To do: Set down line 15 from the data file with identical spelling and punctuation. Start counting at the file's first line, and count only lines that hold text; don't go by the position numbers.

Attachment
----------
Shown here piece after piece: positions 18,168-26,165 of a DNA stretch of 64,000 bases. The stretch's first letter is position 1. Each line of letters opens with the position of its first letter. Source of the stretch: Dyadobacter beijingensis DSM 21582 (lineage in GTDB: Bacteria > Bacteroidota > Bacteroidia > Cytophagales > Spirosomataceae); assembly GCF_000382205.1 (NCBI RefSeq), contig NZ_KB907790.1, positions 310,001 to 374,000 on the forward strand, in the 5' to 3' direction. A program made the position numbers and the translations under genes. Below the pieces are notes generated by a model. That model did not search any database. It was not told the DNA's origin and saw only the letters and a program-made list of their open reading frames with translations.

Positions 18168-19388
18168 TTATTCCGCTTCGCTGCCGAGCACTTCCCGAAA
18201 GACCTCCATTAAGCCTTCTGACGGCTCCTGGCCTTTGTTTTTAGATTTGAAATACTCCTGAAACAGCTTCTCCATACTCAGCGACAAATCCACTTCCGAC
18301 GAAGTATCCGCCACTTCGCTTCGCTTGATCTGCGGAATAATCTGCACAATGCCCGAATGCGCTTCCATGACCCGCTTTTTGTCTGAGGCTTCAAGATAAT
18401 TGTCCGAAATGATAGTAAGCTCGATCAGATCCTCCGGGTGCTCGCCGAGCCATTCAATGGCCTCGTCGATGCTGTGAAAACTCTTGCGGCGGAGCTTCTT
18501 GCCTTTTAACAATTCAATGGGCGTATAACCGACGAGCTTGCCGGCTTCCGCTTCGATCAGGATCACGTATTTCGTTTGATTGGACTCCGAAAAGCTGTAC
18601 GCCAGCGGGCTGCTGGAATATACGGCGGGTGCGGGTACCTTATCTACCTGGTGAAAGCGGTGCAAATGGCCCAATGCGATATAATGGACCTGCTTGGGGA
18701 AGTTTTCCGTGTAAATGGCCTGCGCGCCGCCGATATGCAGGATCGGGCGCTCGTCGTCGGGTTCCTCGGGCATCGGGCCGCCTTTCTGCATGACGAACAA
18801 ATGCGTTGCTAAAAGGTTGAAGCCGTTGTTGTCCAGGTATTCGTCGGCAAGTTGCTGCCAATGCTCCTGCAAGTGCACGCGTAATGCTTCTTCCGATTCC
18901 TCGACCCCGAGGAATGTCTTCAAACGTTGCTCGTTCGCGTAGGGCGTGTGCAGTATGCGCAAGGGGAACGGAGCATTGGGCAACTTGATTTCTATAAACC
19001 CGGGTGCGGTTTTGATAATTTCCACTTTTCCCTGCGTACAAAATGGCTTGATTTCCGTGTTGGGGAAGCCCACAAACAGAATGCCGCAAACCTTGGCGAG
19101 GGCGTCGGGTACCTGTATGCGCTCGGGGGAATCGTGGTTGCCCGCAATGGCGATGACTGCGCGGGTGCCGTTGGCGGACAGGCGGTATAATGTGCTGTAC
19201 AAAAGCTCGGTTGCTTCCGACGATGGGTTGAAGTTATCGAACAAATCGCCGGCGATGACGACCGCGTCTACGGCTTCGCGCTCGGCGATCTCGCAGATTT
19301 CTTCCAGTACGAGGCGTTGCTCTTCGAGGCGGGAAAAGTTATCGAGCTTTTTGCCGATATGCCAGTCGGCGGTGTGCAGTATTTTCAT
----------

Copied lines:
19301 CTTCCAGTACGAGGCGTTGCTCTTCGAGGCGGGAAAAGTTATCGAGCTTTTTGCCGATATGCCAGTCGGCGGTGTGCAGTATTTTCAT